NASA selects 20 R & D proposals from small businesses in technology transfer program

WASHINGTON. NASA has chosen 20 research and technology proposals from 19 small businesses in the U.S. -- valued at $15 million -- from 19 American small businesses. Each of the businesses is partnering with research institutions for Phase II of NASA’s competitive Small Business Technology Transfer (STTR) program.

The awards, say NASA, cover such critical technology needs as a distributed electric propulsion aircraft comprehensive analysis and design tool to help the agency test the next generation of electric propulsion aircraft; an autonomous power controller for mission-critical microgrid power systems; and multiphase modeling of a solid rocket motor internal environment.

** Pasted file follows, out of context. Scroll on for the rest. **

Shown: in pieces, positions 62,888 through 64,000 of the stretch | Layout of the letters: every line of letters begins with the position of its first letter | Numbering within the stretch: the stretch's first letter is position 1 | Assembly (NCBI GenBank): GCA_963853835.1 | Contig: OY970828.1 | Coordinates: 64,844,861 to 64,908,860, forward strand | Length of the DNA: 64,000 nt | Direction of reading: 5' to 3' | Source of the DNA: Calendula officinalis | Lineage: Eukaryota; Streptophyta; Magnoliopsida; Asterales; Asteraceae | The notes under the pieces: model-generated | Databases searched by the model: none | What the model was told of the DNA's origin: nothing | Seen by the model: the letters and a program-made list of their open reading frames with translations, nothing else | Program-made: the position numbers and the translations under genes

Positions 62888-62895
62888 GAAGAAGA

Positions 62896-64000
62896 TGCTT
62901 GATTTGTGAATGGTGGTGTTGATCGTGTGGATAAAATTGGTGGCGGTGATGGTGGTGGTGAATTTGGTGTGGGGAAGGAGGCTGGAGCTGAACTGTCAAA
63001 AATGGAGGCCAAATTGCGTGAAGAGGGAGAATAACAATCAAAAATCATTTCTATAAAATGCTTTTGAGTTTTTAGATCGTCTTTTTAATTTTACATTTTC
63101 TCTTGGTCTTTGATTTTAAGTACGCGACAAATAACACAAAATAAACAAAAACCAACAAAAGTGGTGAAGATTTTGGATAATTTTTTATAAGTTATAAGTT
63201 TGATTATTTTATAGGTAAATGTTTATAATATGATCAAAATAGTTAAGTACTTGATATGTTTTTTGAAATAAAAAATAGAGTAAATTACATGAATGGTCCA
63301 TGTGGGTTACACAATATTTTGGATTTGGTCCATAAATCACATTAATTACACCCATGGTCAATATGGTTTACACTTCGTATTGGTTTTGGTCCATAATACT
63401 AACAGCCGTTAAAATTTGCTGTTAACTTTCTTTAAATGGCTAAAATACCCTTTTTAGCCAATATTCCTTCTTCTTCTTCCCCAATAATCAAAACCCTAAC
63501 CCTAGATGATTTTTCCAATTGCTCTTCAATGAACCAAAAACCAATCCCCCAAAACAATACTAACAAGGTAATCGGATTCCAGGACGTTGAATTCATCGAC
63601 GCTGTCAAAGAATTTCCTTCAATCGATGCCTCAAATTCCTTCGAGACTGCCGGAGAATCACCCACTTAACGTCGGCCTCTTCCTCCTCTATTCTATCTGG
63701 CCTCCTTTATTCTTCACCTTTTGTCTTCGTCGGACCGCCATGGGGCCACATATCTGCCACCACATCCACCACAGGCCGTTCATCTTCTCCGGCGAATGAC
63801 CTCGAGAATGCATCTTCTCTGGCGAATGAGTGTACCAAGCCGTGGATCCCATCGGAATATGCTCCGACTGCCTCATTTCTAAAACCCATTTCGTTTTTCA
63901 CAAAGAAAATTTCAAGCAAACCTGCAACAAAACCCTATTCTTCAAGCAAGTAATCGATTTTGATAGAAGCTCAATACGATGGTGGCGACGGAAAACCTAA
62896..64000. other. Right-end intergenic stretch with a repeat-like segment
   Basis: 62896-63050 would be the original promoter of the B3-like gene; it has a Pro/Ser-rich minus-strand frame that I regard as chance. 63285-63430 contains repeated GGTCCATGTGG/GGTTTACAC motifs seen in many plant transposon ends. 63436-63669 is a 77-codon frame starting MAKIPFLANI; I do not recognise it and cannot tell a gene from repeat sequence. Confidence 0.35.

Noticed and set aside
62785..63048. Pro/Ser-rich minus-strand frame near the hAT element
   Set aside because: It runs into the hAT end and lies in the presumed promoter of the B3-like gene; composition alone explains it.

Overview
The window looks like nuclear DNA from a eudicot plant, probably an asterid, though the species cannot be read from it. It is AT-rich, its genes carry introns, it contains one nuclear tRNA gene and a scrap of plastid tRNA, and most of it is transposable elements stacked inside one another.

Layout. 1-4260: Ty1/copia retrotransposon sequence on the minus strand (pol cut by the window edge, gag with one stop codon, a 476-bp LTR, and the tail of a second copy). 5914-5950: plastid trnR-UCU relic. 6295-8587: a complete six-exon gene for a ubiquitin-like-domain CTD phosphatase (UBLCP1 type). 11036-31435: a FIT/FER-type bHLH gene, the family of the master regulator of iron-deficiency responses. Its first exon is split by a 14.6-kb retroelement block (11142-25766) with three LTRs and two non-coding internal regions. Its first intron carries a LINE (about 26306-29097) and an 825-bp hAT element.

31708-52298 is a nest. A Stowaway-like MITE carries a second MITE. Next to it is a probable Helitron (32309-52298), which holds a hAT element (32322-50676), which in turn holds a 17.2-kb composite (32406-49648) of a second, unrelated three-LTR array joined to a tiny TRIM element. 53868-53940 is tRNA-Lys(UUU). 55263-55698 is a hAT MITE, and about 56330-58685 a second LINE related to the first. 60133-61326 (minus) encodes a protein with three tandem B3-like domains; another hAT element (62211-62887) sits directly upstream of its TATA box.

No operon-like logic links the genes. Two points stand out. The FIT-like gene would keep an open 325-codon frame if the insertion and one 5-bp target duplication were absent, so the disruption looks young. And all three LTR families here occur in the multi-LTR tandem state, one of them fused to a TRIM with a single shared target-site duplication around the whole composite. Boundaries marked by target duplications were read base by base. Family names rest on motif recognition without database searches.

The companies selected for Phase II of the program will focus on the development, demonstration, and delivery of the innovation. Contracts for these Phase II projects -- chosen as a result of competitive evaluations and based on selection criteria provided in the solicitation -- last for 24 months, with a maximum funding of $750,000.

NASA officials state that STTR supports NASA's future missions into deep space and benefits the U.S. economy and that the selected proposals will support the development of technologies in the areas of aeronautics, science, human exploration and operations, and space technology.

"Our STTR program focuses both entrepreneurs and leading research institutions on NASA’s long-term goals, bringing the latest in aerospace research to our programs," said Jim Reuter, acting associate administrator for NASA's Space Technology Mission Directorate (STMD) in Washington. “We are excited to see the results of these latest awardees.”

For a complete list of awardees, please visit the list on the NASA website.